Gysels and Higginson (24) identified 15 intervention studies that showed that behavioral interventions were effective in the treatment of depression, whereas 1 complementary medicine intervention was ineffective for depression (24). Evidence for using guided imagery and exercise showed mixed results (13, 25).

Palliative care for outpatients did not have any effect on depression and anxiety, and care coordination showed no effect on depression in patients with cancer near the end of life (2223, 2627).

Research shows that individuals are more likely to use advance directives in the presence of extensive multicomponent interventions than with limited interventions (2829). One study showed that hospice use increased when goal-oriented interviews and decisions between palliative care facilitators and patients were communicated to nursing home physicians (30). In addition, another study showed an increase in documented treatment limitations and preference-concordant care for patients served by social workers trained in care planning (31). Also, proactive communication from skilled discussants, such as an ethics team, can help reduce utilization of unnecessary services without harming patients or family members (3233).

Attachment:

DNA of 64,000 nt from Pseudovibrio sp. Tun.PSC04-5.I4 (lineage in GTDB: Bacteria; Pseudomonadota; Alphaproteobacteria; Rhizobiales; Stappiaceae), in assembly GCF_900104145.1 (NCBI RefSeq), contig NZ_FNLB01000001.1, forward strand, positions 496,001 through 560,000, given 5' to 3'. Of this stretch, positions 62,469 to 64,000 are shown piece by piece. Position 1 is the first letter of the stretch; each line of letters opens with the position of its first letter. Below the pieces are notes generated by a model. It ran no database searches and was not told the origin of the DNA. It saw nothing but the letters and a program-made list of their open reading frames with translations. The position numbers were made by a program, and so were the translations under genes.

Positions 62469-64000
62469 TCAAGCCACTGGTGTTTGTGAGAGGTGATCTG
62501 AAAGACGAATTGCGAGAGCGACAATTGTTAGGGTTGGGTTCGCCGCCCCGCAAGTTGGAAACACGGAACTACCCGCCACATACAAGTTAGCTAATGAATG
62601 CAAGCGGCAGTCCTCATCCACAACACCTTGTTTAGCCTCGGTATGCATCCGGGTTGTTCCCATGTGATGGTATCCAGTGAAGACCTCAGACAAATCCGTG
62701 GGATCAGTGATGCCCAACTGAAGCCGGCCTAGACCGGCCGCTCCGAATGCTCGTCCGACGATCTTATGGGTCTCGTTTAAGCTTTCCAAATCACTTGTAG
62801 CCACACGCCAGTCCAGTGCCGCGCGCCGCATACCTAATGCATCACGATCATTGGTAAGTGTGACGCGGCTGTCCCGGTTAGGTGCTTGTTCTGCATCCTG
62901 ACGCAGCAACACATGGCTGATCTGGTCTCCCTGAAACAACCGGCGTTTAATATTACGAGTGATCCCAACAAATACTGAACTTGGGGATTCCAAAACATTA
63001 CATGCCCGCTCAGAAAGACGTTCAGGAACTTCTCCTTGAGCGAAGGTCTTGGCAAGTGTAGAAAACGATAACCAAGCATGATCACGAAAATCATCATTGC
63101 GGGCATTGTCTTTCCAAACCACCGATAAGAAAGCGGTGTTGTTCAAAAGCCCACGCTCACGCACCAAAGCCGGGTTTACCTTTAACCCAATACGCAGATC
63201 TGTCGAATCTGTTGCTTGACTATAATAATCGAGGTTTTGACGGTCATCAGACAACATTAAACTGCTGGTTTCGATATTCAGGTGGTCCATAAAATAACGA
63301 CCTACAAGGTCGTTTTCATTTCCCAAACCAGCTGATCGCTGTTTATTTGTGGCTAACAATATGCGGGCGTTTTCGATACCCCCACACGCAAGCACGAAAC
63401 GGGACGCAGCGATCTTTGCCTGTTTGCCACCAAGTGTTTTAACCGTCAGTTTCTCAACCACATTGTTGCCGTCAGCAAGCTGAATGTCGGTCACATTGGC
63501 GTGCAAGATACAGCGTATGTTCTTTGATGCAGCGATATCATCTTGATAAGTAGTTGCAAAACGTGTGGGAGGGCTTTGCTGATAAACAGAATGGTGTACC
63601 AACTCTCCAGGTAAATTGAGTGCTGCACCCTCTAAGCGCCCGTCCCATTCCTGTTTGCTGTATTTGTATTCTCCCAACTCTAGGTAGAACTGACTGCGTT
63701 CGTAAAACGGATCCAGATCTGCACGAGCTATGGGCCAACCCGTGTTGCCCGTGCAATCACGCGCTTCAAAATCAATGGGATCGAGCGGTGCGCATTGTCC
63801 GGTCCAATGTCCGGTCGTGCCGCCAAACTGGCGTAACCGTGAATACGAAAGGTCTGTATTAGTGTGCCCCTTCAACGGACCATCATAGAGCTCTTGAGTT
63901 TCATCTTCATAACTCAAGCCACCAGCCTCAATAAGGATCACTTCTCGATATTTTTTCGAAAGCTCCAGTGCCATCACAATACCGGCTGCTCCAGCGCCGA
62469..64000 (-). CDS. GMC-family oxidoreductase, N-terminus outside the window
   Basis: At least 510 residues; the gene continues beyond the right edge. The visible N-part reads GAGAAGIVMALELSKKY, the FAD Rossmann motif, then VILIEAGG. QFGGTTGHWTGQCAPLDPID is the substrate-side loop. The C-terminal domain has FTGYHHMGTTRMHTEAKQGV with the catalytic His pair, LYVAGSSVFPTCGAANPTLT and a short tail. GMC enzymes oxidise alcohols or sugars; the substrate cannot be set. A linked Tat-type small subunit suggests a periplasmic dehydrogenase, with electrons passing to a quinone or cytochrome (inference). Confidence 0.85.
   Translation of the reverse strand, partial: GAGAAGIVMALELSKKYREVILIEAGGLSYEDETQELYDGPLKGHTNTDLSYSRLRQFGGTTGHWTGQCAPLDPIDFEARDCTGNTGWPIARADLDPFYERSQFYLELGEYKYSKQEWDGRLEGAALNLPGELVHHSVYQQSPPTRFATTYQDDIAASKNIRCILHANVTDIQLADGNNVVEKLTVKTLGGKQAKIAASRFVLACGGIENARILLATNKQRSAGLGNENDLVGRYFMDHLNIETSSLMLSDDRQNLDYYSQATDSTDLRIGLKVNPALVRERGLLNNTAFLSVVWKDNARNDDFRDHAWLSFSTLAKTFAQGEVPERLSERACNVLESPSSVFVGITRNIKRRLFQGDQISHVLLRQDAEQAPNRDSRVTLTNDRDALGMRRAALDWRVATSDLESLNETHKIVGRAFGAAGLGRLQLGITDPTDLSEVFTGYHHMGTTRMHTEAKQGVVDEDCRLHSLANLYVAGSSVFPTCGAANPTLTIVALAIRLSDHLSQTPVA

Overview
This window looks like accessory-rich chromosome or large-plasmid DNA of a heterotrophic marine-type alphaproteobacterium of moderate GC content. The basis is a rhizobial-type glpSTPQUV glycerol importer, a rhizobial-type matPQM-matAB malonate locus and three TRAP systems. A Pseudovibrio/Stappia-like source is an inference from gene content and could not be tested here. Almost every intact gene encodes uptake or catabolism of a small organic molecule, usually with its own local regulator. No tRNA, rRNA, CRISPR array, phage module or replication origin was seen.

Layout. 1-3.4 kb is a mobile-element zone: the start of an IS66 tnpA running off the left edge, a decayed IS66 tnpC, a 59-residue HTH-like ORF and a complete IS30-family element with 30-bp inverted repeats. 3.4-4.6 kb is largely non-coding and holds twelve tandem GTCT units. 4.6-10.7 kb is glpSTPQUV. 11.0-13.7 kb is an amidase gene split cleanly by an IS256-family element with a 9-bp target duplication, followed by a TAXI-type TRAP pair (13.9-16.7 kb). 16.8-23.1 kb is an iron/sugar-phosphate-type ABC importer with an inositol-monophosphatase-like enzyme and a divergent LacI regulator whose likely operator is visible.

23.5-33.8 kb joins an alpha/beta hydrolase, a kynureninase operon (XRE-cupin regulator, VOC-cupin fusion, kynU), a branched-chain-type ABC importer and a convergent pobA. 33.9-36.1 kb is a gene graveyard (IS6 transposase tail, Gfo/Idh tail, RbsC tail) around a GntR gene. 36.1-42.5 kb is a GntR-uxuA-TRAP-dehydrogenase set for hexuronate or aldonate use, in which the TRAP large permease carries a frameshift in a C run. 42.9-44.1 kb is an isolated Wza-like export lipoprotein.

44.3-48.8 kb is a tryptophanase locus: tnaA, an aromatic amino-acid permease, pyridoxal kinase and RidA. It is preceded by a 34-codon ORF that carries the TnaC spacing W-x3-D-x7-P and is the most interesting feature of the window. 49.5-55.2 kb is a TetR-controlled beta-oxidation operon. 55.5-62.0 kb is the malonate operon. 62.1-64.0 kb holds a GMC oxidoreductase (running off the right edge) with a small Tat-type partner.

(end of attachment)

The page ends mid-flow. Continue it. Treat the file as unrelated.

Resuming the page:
In summary, various processes, such as consulting caregivers, enhancing clear communication, eliciting values, and addressing the emotional context, are important elements for comprehensive advance care planning. Clinicians should help patients and families plan in advance for likely or important clinical decisions.

Studies have shown that the following factors improve utilization outcomes and patient-centered outcomes: multidisciplinary teams involving nurses and social services, continuity of care and service coordination, and facilitated communication.

A meta-analysis of 29 randomized, controlled trials done by McAlister and colleagues (34) showed that follow-up by a multidisciplinary team resulted in decreased hospitalizations due to heart failure. In addition, a multidisciplinary approach also improved patients' quality of life and functional status (3435). Another intervention study showed that coordination between primary physician and cardiologist, nurse case management, education, and patient and family activation improved quality of life and reduced readmissions and costs (3639).